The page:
What Are Business Add-backs? – How EBITDA Add-backs & Adjustments Are Used In M&A)

In M&A, a business add-back involves identifying certain discretionary or non-recurring expenses and adding them back into the net income to create an accurate profit figure.

By normalizing earnings through this process, m&a advisors and brokers paint a clear picture to business buyers what the company’s true economic performance is.

Common addbacks include one-time expenses, owner perks, and non-operational costs that are unlikely to persist post-acquisition (non-recurring).

This practice allows both buyers and sellers to assess the business’s value based on its sustainable, ongoing earnings potential, facilitating a more informed decision-making process in M&A transactions. However, it is also common for there to be some disagreement on add back amounts and what items should be added back.

What Expense Line Items Are Commonly Added Back?

The following expense line items are commonly added back to come up with an accurate adjusted EBITDA figure and therefore valuation:

  • Personal automobile
  • Leisure travel
    • It’s common for business owners to mix personal vacations with client visits. Make sure to keep receipts so that we can support the discretionary expense portion of this trip.
  • Payroll tax for personal salary
    • Life insurance and other policies may also be added back
  • Salaries for family members 
    • If you pay a family member that does NOT work in the business, this is an easy addback

Is Owner's Salary an Addback?

Yes and no. Let me explain…

If you have a small business (generally under $1m in discretionary earnings), the chances are that you are the operator of your company and that you will sell to another owner-operator. In this case, it is expected that they will step into your shoes and all of your earnings (salary included) will become their earnings. So in this case, Yes, salary can be added back.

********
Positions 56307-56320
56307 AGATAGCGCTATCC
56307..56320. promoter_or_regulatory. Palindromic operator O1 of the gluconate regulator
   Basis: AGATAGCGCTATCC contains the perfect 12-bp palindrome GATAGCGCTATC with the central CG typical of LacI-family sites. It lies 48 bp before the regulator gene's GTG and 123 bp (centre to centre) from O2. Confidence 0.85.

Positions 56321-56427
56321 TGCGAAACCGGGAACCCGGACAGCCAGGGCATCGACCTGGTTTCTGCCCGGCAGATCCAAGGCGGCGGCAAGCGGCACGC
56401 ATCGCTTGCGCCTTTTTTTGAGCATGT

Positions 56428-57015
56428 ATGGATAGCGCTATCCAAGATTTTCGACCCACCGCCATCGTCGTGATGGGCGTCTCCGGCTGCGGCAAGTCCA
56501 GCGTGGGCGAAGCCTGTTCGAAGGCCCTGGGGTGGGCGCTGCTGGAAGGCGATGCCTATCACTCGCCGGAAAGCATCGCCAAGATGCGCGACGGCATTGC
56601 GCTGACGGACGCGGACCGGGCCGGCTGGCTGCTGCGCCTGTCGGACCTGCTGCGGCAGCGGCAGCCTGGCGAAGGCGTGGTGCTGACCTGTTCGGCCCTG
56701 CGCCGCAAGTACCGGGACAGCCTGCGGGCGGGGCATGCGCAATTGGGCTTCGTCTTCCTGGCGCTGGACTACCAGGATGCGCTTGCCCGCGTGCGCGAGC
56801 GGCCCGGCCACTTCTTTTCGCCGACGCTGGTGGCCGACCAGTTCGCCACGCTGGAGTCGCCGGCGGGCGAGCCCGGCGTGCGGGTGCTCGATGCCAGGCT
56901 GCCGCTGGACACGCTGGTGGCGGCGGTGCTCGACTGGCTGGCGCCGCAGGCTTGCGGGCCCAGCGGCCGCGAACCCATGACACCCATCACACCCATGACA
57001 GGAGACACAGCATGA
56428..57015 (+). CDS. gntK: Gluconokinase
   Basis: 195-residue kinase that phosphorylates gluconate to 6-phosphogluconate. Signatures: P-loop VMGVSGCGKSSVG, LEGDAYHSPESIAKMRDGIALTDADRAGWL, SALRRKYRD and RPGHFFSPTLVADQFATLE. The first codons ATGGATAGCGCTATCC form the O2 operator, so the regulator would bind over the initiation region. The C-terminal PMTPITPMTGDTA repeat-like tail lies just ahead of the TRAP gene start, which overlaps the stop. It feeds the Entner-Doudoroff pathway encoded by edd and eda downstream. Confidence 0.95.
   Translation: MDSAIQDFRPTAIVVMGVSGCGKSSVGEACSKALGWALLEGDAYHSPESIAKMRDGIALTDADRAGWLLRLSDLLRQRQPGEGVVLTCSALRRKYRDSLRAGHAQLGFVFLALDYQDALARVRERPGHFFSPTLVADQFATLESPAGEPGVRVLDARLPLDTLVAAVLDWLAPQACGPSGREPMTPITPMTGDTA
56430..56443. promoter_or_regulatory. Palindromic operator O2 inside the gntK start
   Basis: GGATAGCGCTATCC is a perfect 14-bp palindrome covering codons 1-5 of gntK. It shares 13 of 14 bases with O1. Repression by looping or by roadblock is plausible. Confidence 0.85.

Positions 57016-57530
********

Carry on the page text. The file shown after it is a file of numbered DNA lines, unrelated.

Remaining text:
If you have a lower middle-market business ($1m in earnings) the buyer will hire a CEO to fill in for you (assuming that you are the operator currently). In this case, we need to recast the income statement with a replacement salary to show what a new owner will need to pay a CEO to replace you.

The process of adding back your salary and simultaneously reducing cash flow by the cost of a new CEO is called normalizing. 

Example, a new CEO will cost $200k, your current salary is $500k. In this case, a net $300k is added back in to create Adjusted EBITDA.

Small and mid-sized company vs. lower middle-market company size

Are Add-backs Often Disputed?

While it is somewhat common for add-backs to be disputed, a good M&A advisor or business broker such as Raincatcher will set the expectation of what reasonable add-backs are to both the buyer and seller, AND, have support for those add-backs so that disputes are minimal.

Additionally, a good broker will address these items at the LOI stage before the deal is exclusive so that there is leverage to negotiate.